Ben has well documented what they do, i think its good that somebody is getting them in court to explain wtf they are doing to help put adware and spyware crap on peoples computers (costing industry billions) , sure they might not be actually dropping the trojans hbut if their ads are used in (ad/spy)ware then they are profiting from it (to the tune of rather a lot $)
this suit aint so much about money but wether some advertising company can damage someones computer (like a hacker) and get away with it!

the Mafia boss doesn't do the killing himself, he always got his minions to do the dirty work, he didnt care as long as he just took the cash at the end of the day thats all that mattered (like yahoo's exploits in China)

So lets see what Yahoo are up to, they want to profit from spyware then expect some heat.

but then im just an AC who isnt in with the "whaa lawyers are abusing the law, leave Yahoo alone to profit from helping to distribute shite on peoples computers" crowd

Class action "law" suits are extortion (0)

Anonymous Coward | more than 7 years ago | (#15320560)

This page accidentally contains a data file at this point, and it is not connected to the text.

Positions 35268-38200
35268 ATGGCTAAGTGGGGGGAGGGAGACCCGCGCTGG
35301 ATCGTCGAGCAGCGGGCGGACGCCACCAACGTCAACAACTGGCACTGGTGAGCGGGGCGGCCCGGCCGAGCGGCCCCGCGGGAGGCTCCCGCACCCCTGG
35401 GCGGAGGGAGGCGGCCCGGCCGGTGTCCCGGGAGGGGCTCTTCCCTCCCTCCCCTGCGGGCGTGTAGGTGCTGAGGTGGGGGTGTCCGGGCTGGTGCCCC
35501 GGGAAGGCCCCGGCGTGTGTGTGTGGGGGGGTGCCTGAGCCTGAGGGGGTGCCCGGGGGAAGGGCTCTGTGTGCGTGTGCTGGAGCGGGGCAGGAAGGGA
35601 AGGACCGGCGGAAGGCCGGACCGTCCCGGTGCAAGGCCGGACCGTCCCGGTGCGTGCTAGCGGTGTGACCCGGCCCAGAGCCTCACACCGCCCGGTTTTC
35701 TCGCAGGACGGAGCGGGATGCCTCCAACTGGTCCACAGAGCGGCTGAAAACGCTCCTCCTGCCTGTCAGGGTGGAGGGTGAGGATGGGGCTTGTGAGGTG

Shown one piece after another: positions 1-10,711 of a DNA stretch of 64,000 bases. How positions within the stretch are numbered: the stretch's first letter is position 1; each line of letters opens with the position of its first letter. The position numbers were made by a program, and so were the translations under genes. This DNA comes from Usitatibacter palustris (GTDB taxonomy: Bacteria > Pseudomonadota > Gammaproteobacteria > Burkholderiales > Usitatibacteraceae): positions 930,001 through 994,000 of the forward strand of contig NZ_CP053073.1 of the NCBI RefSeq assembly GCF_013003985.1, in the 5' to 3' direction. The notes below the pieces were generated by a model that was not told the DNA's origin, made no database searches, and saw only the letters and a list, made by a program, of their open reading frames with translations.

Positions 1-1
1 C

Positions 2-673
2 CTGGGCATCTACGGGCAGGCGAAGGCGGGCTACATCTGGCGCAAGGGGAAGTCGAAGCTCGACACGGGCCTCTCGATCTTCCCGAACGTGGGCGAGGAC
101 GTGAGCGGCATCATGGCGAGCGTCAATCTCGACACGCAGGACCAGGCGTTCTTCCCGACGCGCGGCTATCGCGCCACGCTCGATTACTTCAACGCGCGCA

The articles says "They can make this argument to defendants: settle with me for a fraction of your total expected defense costs, and we're both better off (defendants save some defense costs, plaintiffs' lawyers grab some personal loot).'""

Somehow that reminds me of the story about the (Yougarian) who moved from (Kasnia) to (Elbonia) and raised the IQ in each country. (Insert your own names of ethnicities and nantionalities to be insulted.)

"Fair comment or libel?" (2, Informative)

Jeian (409916) | more than 7 years ago | (#15320707)

Fair comment or libel?

I think in order to be libellous, it has to be untrue.

He's got a point (1)

Some_Llama (763766) | more than 7 years ago | (#15321129)

I wonder if he's heard of the RIAA or MPAA?

"They can make this argument to defendants: settle with me for a fraction of your total expected defense costs, and we're both better off (defendants save some defense costs, plaintiffs' lawyers grab some personal loot).'"

Largesse? (2, Funny)

mooncaine (778422) | more than 7 years ago | (#15321732)

"Even unmeritorious class action lawsuits are expensive to defend, so the plaintiffs' lawyers can exploit those defense costs for their personal largesse."

That sentence doesn't make sense. What do you think is meant by "for their personal largesse"? Largesse doesn't make sense here. The plaintiff's lawyers can exploit those defense costs for their personal generosity? More likely, the writer meant "personal benefit".

Writing is like code that runs in your readers' heads. This code is buggy.

CqUM (-1, Flamebait)

Anonymous Coward | more than 8 years ago | (#15322917)

at least.' Nobody yes, I work fo1r